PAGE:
Black Boys and Academic Excellence: An Unlikely Match In The Minds of Too Many Teachers

He didn’t want to participate in the spelling bee to begin with. The shock everyone blatantly displayed about the fact that he was a runner-up in his class spelling bee had rubbed him the wrong way and added to an already unfortunate situation. He wasn’t accustomed to the academic spotlight. He’d never been acknowledged for anything positive, academically speaking. Now here he was about to walk into the auditorium stage in front of his friends and classmates to, of all things, spell.

They laughed as he stepped up on the stage — students and teachers alike. I saw the trepidation in his gait. The staff member running the spelling bee, upon seeing his reluctant stroll to the stage, didn’t hesitate to tell me that “he didn’t have to participate if he didn’t want to.” “When did we start giving students outs for not completing challenging tasks?” I retorted. She quickly changed the topic.

The word was “Hispaniola.” They laughed as he hung his head after hearing the word — students and teachers alike. What kind of word was that? I felt like my student was being set up to fail. Of the 100 words from which to choose, why select that one? The student before got the word “tonic”. From tonic to Hispaniola? Really? I was seething inside and I didn’t even try to hide it. I couldn’t prove it but my double-conscious gut feeling knew that this spelling experience of this student carried more to it than what met the eye.


There’s this prevailing unspoken thought that Black boys don’t belong in the world of academia. They only belong on the football field or the basketball court ,and are nowhere near adequately prepared for college and career-readiness. That’s exactly what was going on in this situation. This young Black teenager felt awkward being considered smart. He was only used to getting accolades for his athletic prowess. For no other demographic of student would this be acceptable, yet it is widely accepted as the status quo for young Black male students.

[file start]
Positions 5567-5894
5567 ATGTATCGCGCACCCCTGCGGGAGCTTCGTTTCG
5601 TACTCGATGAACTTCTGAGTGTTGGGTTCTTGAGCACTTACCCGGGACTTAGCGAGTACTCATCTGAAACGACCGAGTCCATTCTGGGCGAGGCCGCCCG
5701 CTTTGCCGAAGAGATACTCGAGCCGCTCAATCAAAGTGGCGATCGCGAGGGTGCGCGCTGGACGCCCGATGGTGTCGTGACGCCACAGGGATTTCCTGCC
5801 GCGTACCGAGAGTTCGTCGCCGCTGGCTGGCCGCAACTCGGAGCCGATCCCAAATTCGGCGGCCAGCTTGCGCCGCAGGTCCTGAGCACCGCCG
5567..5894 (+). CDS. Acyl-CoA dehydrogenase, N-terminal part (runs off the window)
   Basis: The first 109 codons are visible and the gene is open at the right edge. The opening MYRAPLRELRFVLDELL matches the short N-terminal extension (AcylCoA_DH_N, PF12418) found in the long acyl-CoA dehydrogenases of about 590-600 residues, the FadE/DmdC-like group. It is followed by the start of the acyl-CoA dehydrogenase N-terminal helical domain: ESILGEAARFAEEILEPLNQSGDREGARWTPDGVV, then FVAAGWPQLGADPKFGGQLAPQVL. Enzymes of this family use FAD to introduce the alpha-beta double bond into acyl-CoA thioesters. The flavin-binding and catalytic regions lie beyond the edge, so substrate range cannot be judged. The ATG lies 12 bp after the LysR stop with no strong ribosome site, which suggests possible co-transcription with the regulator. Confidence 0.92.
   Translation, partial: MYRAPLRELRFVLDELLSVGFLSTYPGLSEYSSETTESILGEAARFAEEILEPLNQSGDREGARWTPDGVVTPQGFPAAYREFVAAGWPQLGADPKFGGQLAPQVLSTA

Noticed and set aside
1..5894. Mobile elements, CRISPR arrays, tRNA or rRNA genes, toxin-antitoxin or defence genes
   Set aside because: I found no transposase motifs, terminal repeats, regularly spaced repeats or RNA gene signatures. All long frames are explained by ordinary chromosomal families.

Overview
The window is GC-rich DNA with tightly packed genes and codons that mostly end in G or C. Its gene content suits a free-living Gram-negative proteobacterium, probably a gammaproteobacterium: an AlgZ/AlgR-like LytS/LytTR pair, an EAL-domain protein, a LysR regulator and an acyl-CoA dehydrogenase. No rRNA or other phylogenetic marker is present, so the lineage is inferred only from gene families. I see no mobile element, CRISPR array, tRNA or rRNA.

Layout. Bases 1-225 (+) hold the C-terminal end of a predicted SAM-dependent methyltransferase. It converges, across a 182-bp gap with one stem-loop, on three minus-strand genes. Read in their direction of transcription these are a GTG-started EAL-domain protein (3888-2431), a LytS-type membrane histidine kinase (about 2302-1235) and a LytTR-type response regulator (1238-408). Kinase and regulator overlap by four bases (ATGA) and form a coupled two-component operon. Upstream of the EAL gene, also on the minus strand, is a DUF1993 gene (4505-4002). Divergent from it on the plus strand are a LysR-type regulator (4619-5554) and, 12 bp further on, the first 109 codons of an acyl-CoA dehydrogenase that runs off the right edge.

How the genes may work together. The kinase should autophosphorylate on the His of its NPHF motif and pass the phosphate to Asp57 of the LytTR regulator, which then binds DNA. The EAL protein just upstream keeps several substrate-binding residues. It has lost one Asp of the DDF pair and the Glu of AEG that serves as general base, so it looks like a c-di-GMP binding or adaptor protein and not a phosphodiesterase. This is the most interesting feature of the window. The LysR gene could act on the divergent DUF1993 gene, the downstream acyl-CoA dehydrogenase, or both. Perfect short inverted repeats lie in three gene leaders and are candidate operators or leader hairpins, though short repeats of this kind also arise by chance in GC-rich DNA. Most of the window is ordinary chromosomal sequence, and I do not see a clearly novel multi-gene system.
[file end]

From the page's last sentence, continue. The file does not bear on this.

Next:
Isiah Thomas and Na’ilah Suad Nasir  wrote in 2013,

[M]any black student athletes come to campus with poor academic preparation. This is often due to the poor quality of urban public schooling in our nation, and reflects recruiting practices and priorities that privilege athletics and not academics, thus putting young people in situations where it is extremely challenging for them to excel academically. Many (though not all) of these black male student athletes come from high-poverty neighborhoods, and thus face additional challenges in their transition to college. These include needing to support family members at home, struggling to meet their own expenses, and not having the same level of support as other students.

The more I teach, the more I believe that our young Black male students are an endangered species whose main purpose in the educational system has little to do with attaining academic achievements and status. It’s quite the contrary. They are being groomed to be “dumb jocks” who are more profitable filling a prison cell instead of a college classroom.


He stepped up to the podium with obvious reservation. He heard the word “Hispaniola,” he heard the laughter, and he just hung his head. He refused to spell the word for fear, I imagine, of spelling it incorrectly or being laughed at further.

When a child has the potential to academically thrive, not just survive, and chooses not to take that necessary first step, the educational system and the extended village of which he is a part have failed him.

What do you think?

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